Were Adam and Eve Jewish?

Commentary By Pastor Don Roy Hemingway.
I have to admit, this one was a bit of a curve ball for me. You see, I instantly knew the answer, especially since I am Jewish, it seemed the answer was obvious, but just to be sure and exercising my usual caution with any question, I decided to do the research. Below is what I found, with a couple of bits by way of clarification, which I feel are pertinent to include and has foundation in Holy Scripture.

Romans 2 King James Version (KJV)

25 For circumcision verily profiteth, if thou keep the law: but if thou be a breaker of the law, thy circumcision is made uncircumcision.

26 Therefore if the uncircumcision keep the righteousness of the law, shall not his uncircumcision be counted for circumcision?

27 And shall not uncircumcision which is by nature, if it fulfil the law, judge thee, who by the letter and circumcision dost transgress the law?

28 For he is not a Jew, which is one outwardly; neither is that circumcision, which is outward in the flesh:

29 But he is a Jew, which is one inwardly; and circumcision is that of the heart, in the spirit, and not in the letter; whose praise is not of men, but of God.

The rabbi answers this and other questions about the creation of man.
Rabbi Dr. Raymond Apple, 16/10/17 08:05

Q. B’reshit 5:2 says that “Male and female He created them… and called their name Adam”. What does this mean?

A. One rabbi said this meant that He made Adam bi-sexual (a hermaphrodite).

Another rabbi read the verse as saying that He made Adam double-faced, male on one side and female on the other, and split him into two separate beings (B’reshit Rabbah 8:1).

The first view reflects the idea that man being made “in the image of God” had no distinct sexual identity. God was the source of love, both fatherly and motherly love intertwined.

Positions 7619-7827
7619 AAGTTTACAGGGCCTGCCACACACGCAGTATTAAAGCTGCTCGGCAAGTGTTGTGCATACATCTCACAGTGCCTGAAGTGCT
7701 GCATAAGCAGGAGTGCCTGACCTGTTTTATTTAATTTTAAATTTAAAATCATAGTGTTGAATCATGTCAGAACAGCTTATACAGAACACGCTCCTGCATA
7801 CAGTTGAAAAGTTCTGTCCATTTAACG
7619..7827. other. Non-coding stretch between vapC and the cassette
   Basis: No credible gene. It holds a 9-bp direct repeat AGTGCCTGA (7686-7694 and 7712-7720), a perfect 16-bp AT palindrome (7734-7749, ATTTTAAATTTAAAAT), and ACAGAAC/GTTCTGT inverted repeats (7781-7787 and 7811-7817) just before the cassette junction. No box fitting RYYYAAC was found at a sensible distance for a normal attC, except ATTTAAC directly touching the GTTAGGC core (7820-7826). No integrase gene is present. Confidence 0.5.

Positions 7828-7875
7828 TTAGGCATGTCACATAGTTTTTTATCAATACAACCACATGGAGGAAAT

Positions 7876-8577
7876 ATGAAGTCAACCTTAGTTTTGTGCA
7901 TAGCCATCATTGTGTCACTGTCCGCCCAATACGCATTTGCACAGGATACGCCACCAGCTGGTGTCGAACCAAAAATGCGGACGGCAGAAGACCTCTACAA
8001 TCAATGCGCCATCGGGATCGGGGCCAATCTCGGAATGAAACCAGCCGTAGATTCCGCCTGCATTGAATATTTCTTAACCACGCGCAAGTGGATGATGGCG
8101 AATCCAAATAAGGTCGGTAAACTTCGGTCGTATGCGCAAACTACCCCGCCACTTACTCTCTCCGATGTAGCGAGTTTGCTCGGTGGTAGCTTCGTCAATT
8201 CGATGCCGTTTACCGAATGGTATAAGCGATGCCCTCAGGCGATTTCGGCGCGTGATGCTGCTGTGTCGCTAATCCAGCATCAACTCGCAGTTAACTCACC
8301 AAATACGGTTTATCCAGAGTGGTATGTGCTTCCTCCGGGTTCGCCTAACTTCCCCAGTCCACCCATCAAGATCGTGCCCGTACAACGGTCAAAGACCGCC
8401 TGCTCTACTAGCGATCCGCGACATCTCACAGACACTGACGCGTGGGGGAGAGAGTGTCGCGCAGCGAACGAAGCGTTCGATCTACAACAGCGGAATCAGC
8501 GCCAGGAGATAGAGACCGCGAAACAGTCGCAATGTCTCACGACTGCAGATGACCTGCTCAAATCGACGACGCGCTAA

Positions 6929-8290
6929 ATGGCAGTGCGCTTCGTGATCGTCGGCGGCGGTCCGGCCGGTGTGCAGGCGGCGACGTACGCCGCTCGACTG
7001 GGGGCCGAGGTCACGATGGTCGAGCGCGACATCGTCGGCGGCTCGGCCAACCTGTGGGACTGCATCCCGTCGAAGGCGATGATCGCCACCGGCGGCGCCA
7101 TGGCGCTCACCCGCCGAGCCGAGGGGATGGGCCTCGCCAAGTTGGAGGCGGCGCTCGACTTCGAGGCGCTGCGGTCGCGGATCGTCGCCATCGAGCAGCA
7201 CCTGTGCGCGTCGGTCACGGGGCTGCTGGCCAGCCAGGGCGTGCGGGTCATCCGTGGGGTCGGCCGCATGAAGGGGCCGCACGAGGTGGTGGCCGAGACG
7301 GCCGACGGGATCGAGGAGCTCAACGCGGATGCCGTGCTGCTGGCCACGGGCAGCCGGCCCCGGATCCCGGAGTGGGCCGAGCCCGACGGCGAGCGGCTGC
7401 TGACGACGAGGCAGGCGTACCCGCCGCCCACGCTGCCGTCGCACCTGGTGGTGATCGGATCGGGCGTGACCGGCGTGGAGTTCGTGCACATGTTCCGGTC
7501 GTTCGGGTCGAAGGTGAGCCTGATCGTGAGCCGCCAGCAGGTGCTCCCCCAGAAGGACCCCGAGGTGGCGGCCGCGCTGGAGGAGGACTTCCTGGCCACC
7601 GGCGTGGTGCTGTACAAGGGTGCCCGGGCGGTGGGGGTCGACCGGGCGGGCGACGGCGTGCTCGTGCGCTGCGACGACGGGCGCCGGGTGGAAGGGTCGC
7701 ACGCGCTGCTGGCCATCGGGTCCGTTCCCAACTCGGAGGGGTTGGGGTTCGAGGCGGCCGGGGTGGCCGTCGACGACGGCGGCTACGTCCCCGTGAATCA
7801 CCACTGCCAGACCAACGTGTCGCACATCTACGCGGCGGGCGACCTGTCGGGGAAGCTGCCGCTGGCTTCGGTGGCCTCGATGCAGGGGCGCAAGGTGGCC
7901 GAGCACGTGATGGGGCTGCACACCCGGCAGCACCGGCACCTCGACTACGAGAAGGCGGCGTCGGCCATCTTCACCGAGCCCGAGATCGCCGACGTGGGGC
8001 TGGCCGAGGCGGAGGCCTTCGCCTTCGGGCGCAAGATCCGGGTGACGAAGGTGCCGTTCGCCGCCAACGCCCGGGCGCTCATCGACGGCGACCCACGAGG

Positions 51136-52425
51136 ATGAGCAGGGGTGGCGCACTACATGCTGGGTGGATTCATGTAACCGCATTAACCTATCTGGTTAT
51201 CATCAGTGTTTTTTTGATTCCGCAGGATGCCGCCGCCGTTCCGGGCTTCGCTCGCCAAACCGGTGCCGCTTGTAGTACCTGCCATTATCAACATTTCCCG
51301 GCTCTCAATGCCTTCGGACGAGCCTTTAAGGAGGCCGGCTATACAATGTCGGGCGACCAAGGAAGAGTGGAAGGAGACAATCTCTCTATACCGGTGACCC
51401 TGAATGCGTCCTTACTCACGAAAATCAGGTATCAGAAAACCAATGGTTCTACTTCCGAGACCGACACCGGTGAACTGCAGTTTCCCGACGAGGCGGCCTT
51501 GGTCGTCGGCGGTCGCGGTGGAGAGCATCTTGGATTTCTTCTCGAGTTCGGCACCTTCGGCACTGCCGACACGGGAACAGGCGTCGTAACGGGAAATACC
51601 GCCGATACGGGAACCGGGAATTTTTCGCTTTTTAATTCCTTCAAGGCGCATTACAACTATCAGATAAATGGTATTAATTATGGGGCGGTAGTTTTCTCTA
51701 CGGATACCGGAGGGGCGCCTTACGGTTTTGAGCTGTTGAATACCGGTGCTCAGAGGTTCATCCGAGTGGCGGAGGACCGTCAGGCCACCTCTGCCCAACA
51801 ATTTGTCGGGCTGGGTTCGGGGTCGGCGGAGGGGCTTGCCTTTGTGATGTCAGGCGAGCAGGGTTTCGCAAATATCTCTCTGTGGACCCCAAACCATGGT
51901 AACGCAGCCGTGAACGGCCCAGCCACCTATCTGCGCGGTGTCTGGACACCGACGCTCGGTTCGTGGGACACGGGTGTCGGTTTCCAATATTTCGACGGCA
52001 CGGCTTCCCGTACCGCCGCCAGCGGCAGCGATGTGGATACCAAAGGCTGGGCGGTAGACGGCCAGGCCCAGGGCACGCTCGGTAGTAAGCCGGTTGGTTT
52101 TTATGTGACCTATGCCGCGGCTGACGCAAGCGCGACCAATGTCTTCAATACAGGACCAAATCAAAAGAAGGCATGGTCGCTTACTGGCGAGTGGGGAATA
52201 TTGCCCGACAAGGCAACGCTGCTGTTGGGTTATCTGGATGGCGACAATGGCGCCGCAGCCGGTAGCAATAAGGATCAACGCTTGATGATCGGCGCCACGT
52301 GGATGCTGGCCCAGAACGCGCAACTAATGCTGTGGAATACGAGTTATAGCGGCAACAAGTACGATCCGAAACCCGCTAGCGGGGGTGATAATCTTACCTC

The second view suggests that there are two separate male and female identities; man symbolising power and conquest whilst woman is associated with growth and development.

In the first view, man and woman are essentially one. The human being, like God, is a fusion of “din” (justice) and “rachamim” (compassion).

In the second view the two genders are essentially different. But each one needs the other.

United in marriage, man and woman combine to become a balanced partnership.



When I was a professional youth worker I went up and down the British Isles organising Jewish programs. I gave talks to youth clubs in countless places and also frequently addressed adult groups and even senior citizens’ clubs.

At one such club in the East End of London, appropriately named the Zekeinim Club, I gave occasional talks on Sunday afternoons.

On one occasion, regardless of the official title of my address, one of the Yiddish-speaking audience asked me in question time, “Adam and Eve – they was Jewish, yes?”

I probably disappointed the questioner by having to say “No”. Religion had not yet come into being. Nor were there any religious commandments, though of course the beginning of B’reshit told Adam and Eve to be fruitful and multiply and replenish the earth.

When the structure of Divine commandments was complete, this became mitzvah number 1 and it still is, but at that point it could not be said to be addressed to the Jewish people because there was no Jewish people.

Yet there is actually a point in the question I was asked. It is not so much that Adam and Eve were Jewish, but that Judaism interprets their career in a distinctive way.

Where Christianity builds a whole superstructure on their sin and, at least in circles that still teach this theology, propounded a doctrine of original sin whereby Adam and Eve’s descendants are deemed eternally tainted unless they rise above the taint by means of belief.

What Judaism did was to stick more closely to the text. It noted that God told the first couple that if they disobeyed Him they would surely die (Gen. 2:17); the effect of their sin was that death was brought into the world.

It is true that there are views here and there in rabbinic sources that speak of a load of guilt sitting on Adam and Eve’s descendants, but such views are not standard or normative.



Q. Why do Jews only care about their fellow Jews?

A. They don’t. You are quite wrong. Jews have always worked for the well-being of mankind as a whole.

Job says, “I was eyes to the blind and feet to the lame. I was a father to the poor, and I searched out the cause of him that I did not know” (Job 29:15-17).

Not a word here about the blind, lame, poor or disadvantaged being Jewish.

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